38. 45. 35 states which ratified the ERA rescinded their
  39. 46. Future Amendments Being Discussed 1) Revise ‘14 th Amendment’ Amendment : Remove line allowing anyone born in US to be citizen. 2) Marriage Amendment : Define marriage as between a man and a woman. (Fed courts have refused to decide yet) 3) End the Electoral College Amendment : Let voters directly choose the president. 4) Flag Burning Amendment : Ban flag burning (Fed Courts say we have a 1 st Amendment right to burn flags) 5) Arnold Amendment : Let non-US born citizens run for president. 18: Bans alcohol 21: Repeals 18
  40. 47. Notes #10c , Title: “ Judiciary Notes ” 14) Judiciary : 1 of the 3 branches, designed to be most independent ( protect minority rights ). Power to interpret : kill laws or force actions . 15) Judicial Review : Cases brought to it, judiciary’s power to strike down part of laws (Marbury v Madison: strike part of Jud Act 1789)
  41. 48. Notes #10c , Title: “ Judiciary Notes ” 16) Loose Interpretation : Interpret Constitution loosely to evolve with changing times. 17) Strict Interpretation : Stick to literal word meaning of the Constitution
  42. 49. Work #10d , “ Con Interpretation Debate ” 1) Read the 2 sides, choose 1 side, and write which you choose and explain why . 2) Then write down what your partner thinks ( include their name at the end ). 1 2 3 4 5 CON: Strict 1) More predictable 2) If times change, then let Congress amend the Constitution. 3) Federal judges are nominated for life, its too much power to let decide what laws are. PRO: Loose 1) Strict can lead to unpractical outcomes 2) Times change, laws need to reflect change. 3) The courts are the most qualified to determine the meaning of laws (laws will always need interpreter)
  43. 50. Notes #10d , Title: “ Judiciary Notes ” 18) Judicial Activism : Court should not shy from being early in solving public controversies. 19) Judicial Restraint : Court should wait until the more democratic branches exhaust resolving public controversies.
  44. 51. Work #10e , “ Con Interpretation Debate 2 ” 1) Read the 2 sides, choose 1 side, and write which you choose and explain why . 2) Then write down what your partner thinks ( include their name at the end ). 1 2 3 4 5 CON: Jud Restraint 1) Judges are not elected or confirmed by the ppl 2) 9 Justices aren’t wiser than 535 members of Congress+President 3) Who gives 9 Justices the right to override the democratic process? PRO: Jud Activism 1) Life term judges have can make decisions free of politics 2) Federal judges are wiser than Pres/Cong 3) Society at times needs a jumpstart to do what’s right (Brown v Board)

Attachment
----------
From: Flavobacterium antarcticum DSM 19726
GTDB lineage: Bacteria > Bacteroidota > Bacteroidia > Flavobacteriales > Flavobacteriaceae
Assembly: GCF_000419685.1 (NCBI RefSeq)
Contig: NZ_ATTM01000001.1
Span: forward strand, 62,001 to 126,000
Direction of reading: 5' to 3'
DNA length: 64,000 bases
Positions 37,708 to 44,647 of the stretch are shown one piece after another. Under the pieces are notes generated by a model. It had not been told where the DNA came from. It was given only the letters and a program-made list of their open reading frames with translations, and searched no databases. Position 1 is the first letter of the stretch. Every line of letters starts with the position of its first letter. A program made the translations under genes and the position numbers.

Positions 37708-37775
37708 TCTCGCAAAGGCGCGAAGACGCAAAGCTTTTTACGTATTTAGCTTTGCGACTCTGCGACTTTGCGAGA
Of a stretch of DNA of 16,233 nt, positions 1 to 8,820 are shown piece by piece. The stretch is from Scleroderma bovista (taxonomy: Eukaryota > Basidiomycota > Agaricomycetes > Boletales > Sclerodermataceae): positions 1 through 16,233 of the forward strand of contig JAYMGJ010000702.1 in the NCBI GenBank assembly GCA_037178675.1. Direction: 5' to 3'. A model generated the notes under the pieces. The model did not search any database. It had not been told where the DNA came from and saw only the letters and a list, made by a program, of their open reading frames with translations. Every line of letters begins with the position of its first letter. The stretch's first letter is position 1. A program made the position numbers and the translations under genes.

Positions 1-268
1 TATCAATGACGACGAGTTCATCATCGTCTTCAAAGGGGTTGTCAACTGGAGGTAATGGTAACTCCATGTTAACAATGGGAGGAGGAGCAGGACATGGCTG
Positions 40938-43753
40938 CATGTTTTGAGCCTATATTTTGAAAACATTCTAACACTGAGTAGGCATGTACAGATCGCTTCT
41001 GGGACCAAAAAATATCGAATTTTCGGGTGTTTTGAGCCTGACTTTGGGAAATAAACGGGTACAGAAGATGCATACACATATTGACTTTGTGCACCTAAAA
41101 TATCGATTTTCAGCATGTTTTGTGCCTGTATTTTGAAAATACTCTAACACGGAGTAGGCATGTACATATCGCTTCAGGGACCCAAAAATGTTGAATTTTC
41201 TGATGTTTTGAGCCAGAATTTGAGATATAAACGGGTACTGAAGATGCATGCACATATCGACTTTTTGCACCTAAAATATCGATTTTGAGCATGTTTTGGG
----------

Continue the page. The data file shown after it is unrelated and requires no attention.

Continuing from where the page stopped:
45. 54. Notes #10d , Title: “ Judiciary Notes ” 20) Originalism : Stick to intent of the framers/law writers. Other World Views: Economic Theory: Looks at law through a Free Market Lens Critical Theory: Looks at inherit injustice in the system
  46. 55. Notes #10e , Title: “ Judiciary Notes ” 21) 3 Levels to Federal Court : Supreme Court (1) Circuit Court of Appeals (13): We are in the 9 th Circuit District Trial Court (94): We are in the Northern CA Fed District Court 82% Male, 18% Female, 49% GOP, 45% DEM 82% White, 5% Hispanic, 0.5% Asian 22) All Federal Judges : Appointed by President > confirmed by Senate serve for life.* *Tradition is for Cir+Dist nominees, Pres ask local Senators, also any Senator can hold up.
  47. 56. N. CA District
  48. 58. Judge Edward Chen (appointed by Pres. Obama)
  49. 59. CA is part of the 9 th Circuit Court
  50. 60. 28 judges rotate the 9th
  51. 63. 9 th Circuit
  52. 64. FYI 1) Judge : Judge on any of the courts lower than the highest court (their decision has the same power as a higher court, except they can be reversed by higher court ) 2) Justice : Judge on the highest court (their decision can only be reversed by constitutional amendment* ) *Technically, the Constitution has given Congress the power to remove certain topics from the jurisdiction of the court, this has never been done (Art 3, Sec 2).
  53. 65. 23) SCOTUS : Supreme Court of the U.S., 9 judges. 4 of 9 judges to take a case, 5 of 9 for a decision . Chief Just. Roberts .
  54. 67. SCOTUS: 9 Justices 9 th Justices
  55. 68. Th ree K inky So uthern Gi rls Br ing R apper Ka nye Sca ndals A plenty